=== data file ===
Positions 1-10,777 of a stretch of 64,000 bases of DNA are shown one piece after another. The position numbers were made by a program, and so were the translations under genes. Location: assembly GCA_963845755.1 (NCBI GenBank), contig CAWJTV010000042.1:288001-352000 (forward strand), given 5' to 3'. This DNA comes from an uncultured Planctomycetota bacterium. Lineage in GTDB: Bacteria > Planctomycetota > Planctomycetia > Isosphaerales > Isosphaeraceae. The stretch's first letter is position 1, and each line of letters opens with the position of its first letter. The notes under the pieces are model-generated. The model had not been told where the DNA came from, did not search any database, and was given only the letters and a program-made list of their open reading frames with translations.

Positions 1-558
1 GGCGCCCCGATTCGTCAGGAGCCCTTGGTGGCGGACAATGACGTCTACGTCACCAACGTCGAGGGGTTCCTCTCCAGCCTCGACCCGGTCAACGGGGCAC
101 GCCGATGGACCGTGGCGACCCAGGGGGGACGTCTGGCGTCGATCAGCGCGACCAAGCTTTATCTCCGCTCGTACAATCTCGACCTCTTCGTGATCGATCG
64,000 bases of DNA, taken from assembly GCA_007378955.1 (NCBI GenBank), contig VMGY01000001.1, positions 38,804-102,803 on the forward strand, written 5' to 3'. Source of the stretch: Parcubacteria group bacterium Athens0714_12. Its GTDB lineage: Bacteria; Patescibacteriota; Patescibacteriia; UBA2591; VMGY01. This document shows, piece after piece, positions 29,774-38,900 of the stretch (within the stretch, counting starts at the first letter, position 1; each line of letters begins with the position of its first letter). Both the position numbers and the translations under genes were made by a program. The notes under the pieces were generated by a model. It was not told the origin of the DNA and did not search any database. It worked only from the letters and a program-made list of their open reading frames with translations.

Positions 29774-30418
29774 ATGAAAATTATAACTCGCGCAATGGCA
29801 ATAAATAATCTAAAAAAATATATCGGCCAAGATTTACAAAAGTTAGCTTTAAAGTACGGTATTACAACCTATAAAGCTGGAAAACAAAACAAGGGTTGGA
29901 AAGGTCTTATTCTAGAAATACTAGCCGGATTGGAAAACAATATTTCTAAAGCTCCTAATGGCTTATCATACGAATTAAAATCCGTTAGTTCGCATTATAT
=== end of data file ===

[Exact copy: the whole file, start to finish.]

Positions 1-10,777 of a stretch of 64,000 bases of DNA are shown one piece after another. The position numbers were made by a program, and so were the translations under genes. Location: assembly GCA_963845755.1 (NCBI GenBank), contig CAWJTV010000042.1:288001-352000 (forward strand), given 5' to 3'. This DNA comes from an uncultured Planctomycetota bacterium. Lineage in GTDB: Bacteria > Planctomycetota > Planctomycetia > Isosphaerales > Isosphaeraceae. The stretch's first letter is position 1, and each line of letters opens with the position of its first letter. The notes under the pieces are model-generated. The model had not been told where the DNA came from, did not search any database, and was given only the letters and a program-made list of their open reading frames with translations.

Positions 1-558
1 GGCGCCCCGATTCGTCAGGAGCCCTTGGTGGCGGACAATGACGTCTACGTCACCAACGTCGAGGGGTTCCTCTCCAGCCTCGACCCGGTCAACGGGGCAC
101 GCCGATGGACCGTGGCGACCCAGGGGGGACGTCTGGCGTCGATCAGCGCGACCAAGCTTTATCTCCGCTCGTACAATCTCGACCTCTTCGTGATCGATCG
64,000 bases of DNA, taken from assembly GCA_007378955.1 (NCBI GenBank), contig VMGY01000001.1, positions 38,804-102,803 on the forward strand, written 5' to 3'. Source of the stretch: Parcubacteria group bacterium Athens0714_12. Its GTDB lineage: Bacteria; Patescibacteriota; Patescibacteriia; UBA2591; VMGY01. This document shows, piece after piece, positions 29,774-38,900 of the stretch (within the stretch, counting starts at the first letter, position 1; each line of letters begins with the position of its first letter). Both the position numbers and the translations under genes were made by a program. The notes under the pieces were generated by a model. It was not told the origin of the DNA and did not search any database. It worked only from the letters and a program-made list of their open reading frames with translations.

Positions 29774-30418
29774 ATGAAAATTATAACTCGCGCAATGGCA
29801 ATAAATAATCTAAAAAAATATATCGGCCAAGATTTACAAAAGTTAGCTTTAAAGTACGGTATTACAACCTATAAAGCTGGAAAACAAAACAAGGGTTGGA
29901 AAGGTCTTATTCTAGAAATACTAGCCGGATTGGAAAACAATATTTCTAAAGCTCCTAATGGCTTATCATACGAATTAAAATCCGTTAGTTCGCATTATAT